Note: I received an advanced copy of this book from the publisher through NetGalley.

The Assassin’s Curse by Cassandra Rose Clarke

Details, Please (Publisher’s description)
Ananna of the Tanarau abandons ship when her parents try to marry her off to an allying pirate clan: she wants to captain her own boat, not serve as second-in-command to her handsome yet clueless fiance. But her escape has dire consequences when she learns the scorned clan has sent an assassin after her.

And when the assassin, Naji, finally catches up with her, things get even worse. Ananna inadvertently triggers a nasty curse — with a life-altering result. Now Ananna and Naji are forced to become uneasy allies as they work together to break the curse and return their lives back to normal. Or at least as normal as the lives of a pirate and an assassin can be.

So what?
I believe this is Clarke’s debut novel, and it makes me want to read more pirate books. Yes, please! Ananna of Tanarau wants to learn navigation, a ship of her own, her own armada and maybe become the richest woman in the world. Really, is that too much to ask? For an ambitious girl, Ananna wants to do so at her own pace and is not one of those cringe worthy characters who steps on everyone to get her way. She knows her worth, she isn’t superficial, and she can take care of herself (plus she has a cool pirate tattoo)…However, don’t ask me how to pronounce her name, I have no clue.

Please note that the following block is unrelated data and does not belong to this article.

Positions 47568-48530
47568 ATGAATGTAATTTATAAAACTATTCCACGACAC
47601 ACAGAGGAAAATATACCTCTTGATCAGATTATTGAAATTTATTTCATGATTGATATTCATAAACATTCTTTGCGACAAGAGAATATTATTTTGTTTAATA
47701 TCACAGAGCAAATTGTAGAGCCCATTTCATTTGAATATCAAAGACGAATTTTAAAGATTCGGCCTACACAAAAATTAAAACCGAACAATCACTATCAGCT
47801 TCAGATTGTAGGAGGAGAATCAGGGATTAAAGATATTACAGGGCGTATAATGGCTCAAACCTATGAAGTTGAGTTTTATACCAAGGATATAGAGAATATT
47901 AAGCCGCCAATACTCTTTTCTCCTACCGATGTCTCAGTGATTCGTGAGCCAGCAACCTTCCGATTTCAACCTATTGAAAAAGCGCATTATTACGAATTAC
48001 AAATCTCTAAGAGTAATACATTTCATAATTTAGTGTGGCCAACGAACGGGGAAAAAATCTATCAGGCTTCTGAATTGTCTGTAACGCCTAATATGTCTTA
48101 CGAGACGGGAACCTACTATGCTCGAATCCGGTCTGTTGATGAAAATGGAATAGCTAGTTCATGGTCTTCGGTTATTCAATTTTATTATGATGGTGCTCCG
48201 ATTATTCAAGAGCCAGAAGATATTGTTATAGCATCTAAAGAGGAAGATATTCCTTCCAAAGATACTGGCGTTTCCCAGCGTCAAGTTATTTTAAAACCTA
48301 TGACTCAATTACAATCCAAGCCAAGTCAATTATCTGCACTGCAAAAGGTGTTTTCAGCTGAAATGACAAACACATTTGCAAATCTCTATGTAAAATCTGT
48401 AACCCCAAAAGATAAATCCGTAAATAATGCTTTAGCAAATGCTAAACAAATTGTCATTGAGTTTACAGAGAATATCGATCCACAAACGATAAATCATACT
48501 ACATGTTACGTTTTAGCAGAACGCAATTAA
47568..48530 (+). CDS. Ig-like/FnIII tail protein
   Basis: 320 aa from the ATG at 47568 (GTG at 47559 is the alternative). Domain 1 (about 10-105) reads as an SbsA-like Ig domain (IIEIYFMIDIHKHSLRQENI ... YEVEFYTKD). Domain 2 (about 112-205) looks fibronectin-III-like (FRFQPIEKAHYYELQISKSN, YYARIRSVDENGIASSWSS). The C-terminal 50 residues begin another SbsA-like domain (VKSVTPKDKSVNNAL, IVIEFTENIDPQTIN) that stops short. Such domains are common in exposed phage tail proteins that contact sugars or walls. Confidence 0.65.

Naji on the other hand, for being an assassin has a bit of a complex. Don’t get me wrong, he is a pretty awesome character and is ultra-cool, but Ananna came across as the more reliable of the two. Both of them went through different places out of their comfort zone whether it be the desert, the ocean or some scary island both adapting well to whatever the venue. They had a mission to accomplish, and it was a joy to go along with them.

As far as assassin books go it’s much better than some of the most recent ones (Throne of Glass, I’m looking at you) and if you liked the Rain Benares Series by Lisa Shearin which is neither about pirates or assassins (but has both) you would really like The Assassin’s Curse.

So what do you get when you have a pirate and an assassin? Awesomeness.

Note: I received an advanced copy of this book from the publisher through NetGalley.

Seraphina by Rachel Hartman

Details, Please (Publisher’s description)

Four decades of peace have done little to ease the mistrust between humans and dragons in the kingdom of Goredd. Folding themselves into human shape, dragons attend court as ambassadors, and lend their rational, mathematical minds to universities as scholars and teachers. As the treaty’s anniversary draws near, however, tensions are high.

Seraphina Dombegh has reason to fear both sides. An unusually gifted musician, she joins the court just as a member of the royal family is murdered—in suspiciously draconian fashion. Seraphina is drawn into the investigation, partnering with the captain of the Queen’s Guard, the dangerously perceptive Prince Lucian Kiggs. While they begin to uncover hints of a sinister plot to destroy the peace, Seraphina struggles to protect her own secret, the secret behind her musical gift, one so terrible that its discovery could mean her very life.